Erik Larson uses this simile and strong words that place a vivid image to further emphasize how the city continues to get dirtier as time goes by and more people move to Chicago. Larson wrote how as the city grew in population and in size the more dangerous and filthy the city became. The simile “like pus from a wound” paints a vivid image in the reader 's mind on how dirty the streets of Chicago are by using a simile that the readers would understand. Furthermore, Larson also uses strong words such as “oozed,” “muck,” and “swelled” to further paint an imagery of the contaminated streets and to show the continued growth of the filth in Chicago. This simile further helps Larson create a better image of how the city of Chicago has become contaminated.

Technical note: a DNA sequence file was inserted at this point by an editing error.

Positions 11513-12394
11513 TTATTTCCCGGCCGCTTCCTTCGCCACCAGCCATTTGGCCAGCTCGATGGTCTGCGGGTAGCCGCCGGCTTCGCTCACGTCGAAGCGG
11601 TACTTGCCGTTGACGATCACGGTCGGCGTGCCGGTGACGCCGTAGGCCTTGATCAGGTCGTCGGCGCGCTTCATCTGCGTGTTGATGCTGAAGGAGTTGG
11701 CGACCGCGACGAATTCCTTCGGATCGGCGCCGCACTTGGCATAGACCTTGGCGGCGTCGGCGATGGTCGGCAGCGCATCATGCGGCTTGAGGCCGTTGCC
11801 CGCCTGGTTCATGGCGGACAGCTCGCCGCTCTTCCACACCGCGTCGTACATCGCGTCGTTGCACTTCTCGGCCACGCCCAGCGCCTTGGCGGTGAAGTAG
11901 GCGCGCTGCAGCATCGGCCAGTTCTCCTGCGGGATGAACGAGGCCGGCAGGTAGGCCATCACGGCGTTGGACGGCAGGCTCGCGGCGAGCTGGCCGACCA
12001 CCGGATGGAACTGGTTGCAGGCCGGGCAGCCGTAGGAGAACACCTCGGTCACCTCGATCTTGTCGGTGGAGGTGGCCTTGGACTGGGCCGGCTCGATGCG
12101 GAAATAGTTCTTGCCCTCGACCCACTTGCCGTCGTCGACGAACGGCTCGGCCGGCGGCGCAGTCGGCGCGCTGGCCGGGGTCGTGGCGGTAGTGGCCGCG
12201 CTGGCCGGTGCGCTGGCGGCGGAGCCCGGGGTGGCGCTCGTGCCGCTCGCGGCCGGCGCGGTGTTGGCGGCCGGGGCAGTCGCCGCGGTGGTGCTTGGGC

The Devil in the White City The Devil in the White City is a historical non-fiction book written by Erik Larson that reads like a novel. The book follows two, real main characters, during the building and existence of the Chicago World’s fair. The first is an American architect named Daniel Burnham.
Being a black woman raised in a white world, Ann Petry was familiar with the contrast in lives of African Americans and whites (McKenzie 615). The Street, centered in 1940’s Harlem, details these differences. While Petry consistently portrays Harlem as dark and dirty, she portrays the all-white neighborhoods of Connecticut as light and clean. This contrast of dark vs light is used in the expected way to symbolize despair vs success.